• NOTE: If you’re in the Appalachian Mountains where there’s no variation at all because True North and Magnetic North are in alignment. It sits on an agonic line, which runs through Lake Michigan all the way down to off the coast of Florida.
  • Lay the map on level ground so that North on the map and North on the compass are pointing in the same direction. If you’re East of the aforementioned agonic line, the variation will be to the West and if you’re West of it, the variation will be to the East. If your map says the declination is 35 degrees West, then you need to rotate your map that many degrees clockwise so that your compass needle is showing a heading of 35 degrees to the west of the North grid lines on the map. If it says 35 degrees East, just rotate it counterclockwise.
  • Once your map and compass are on the same page, so to speak, you can take your bearing. Hold your compass flat in front of you and point the direction of travel arrow at the landmark. Then turn the compass dial until the magnetic needle’s red end is in the orienting arrow’s column on the bevel or needle housing. In hiking parlance, this is often referred to as “putting red in the shed.” Look at the degree marks on your compass and see at what degree the landmark is located at on the compass. For example, if you’re using a mountain peak as your landmark, and it is at 145 degrees, you can draw a long line on the map from the representation of the peak at a 145-degree angle. You now have your line of position (LOP). You are located somewhere along this line. To find out where you are on the line, find another landmark that also can be found on your map. Repeat the process of getting its degrees on the compass and draw another line on the map from it at the angle of its degrees and then repeat with the third landmark. Make sure that you draw the lines long enough to intercept your first line. The intersections of these lines is where you’re located.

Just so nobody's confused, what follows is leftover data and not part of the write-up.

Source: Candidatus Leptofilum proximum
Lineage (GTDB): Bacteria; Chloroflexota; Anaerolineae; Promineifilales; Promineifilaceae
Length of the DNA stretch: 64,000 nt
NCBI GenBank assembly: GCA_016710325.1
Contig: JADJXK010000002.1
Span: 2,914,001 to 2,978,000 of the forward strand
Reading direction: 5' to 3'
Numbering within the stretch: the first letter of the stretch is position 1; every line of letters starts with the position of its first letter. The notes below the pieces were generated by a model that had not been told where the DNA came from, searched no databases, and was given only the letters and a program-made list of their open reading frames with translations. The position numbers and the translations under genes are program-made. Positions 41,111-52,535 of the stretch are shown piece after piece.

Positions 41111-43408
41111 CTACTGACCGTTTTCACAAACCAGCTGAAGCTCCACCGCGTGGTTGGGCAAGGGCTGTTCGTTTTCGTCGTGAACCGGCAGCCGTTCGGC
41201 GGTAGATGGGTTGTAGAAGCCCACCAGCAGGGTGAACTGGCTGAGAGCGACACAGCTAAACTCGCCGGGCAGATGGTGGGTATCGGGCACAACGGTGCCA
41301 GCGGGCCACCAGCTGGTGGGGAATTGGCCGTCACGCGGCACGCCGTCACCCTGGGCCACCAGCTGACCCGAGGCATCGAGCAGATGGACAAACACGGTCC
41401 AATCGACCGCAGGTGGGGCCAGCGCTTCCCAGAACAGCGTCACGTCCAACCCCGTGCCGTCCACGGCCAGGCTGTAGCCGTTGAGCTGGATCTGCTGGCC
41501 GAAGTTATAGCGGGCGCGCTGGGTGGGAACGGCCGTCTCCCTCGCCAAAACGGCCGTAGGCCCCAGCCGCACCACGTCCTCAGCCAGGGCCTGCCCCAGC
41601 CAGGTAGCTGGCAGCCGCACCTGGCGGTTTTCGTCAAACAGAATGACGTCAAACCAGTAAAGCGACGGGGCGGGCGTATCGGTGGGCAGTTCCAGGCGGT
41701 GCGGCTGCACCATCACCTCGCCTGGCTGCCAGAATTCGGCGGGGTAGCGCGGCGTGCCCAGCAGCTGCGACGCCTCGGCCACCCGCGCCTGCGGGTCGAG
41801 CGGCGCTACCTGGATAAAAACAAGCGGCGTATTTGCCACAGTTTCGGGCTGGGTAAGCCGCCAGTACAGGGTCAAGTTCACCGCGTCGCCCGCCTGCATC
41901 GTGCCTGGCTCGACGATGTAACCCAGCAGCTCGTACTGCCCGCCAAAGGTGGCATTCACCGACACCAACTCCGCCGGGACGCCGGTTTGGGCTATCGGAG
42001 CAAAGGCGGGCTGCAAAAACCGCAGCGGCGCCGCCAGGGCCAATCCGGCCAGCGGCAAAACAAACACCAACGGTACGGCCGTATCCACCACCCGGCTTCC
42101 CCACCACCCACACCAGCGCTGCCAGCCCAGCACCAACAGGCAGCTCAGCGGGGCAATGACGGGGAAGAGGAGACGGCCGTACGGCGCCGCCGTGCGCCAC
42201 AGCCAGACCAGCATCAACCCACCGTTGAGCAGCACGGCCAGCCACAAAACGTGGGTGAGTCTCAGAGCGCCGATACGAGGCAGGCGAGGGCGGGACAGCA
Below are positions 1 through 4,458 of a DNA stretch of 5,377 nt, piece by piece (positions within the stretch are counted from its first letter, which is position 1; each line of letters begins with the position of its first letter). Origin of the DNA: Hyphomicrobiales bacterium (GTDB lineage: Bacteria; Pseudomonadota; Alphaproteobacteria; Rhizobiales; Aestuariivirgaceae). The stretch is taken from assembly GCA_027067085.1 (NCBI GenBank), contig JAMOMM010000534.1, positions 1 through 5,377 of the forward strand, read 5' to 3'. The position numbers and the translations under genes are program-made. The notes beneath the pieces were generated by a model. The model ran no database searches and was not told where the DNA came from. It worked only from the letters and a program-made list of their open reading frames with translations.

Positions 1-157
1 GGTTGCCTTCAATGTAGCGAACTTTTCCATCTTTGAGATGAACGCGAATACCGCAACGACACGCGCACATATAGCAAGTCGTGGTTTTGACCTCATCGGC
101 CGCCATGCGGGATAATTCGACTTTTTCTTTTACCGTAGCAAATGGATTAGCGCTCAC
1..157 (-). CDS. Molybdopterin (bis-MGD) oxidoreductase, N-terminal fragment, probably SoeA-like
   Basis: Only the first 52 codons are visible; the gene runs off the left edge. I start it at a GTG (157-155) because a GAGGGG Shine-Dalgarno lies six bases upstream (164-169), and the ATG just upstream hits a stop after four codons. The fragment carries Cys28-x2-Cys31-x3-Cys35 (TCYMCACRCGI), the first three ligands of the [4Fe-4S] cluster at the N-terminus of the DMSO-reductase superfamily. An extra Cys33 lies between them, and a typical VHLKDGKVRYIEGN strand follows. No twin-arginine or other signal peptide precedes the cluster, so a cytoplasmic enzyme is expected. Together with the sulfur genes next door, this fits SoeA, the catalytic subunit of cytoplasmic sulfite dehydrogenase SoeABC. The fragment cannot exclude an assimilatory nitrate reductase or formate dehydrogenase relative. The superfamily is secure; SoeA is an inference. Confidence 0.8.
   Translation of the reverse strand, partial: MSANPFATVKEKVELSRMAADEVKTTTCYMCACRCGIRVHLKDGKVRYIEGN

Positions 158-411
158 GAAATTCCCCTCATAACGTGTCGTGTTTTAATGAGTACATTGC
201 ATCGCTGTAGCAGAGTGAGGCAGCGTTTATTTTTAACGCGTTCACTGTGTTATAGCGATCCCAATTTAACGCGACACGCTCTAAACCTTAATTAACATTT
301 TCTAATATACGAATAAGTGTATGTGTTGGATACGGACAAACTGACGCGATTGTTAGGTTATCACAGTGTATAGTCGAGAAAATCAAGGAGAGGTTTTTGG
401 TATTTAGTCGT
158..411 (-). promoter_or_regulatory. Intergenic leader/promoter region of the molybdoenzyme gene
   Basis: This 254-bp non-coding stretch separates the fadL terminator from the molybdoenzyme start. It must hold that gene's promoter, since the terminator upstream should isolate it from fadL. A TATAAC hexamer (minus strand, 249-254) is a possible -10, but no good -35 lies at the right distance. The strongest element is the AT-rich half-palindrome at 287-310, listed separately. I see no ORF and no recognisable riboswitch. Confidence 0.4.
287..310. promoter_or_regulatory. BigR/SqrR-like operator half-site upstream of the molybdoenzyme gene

Dead Reckoning

Basically, navigation started with Dead Reckoning, which is the idea that if you go in a direction for a specific distance, then you must be wherever the place is that is the specific distance in the direction from where you started. So if you go south from your starting position for one mile, then you're one mile south of your starting position. In dead reckoning, it's important to know where you're starting from before you start walking and then keep up with the distance that you've traveled and the direction you're traveling in. To stay on target to your goal, you can continue to look for prominent landscape features that coincide to features on your map.

The two basic elements of dead reckoning are direction and distance and since we already have direction covered, let's talk about distance. You need to be able to compute the distance that you've traveled, in the direction that you're going. There are two ways to do this and one of them is by using the formula: distance = speed x time traveled. If formulas scare you like they do me, the other option is by pace count, which is counting the number of paces that you take and using that to determine how far you've gone.

Dead Reckoning by Pace Count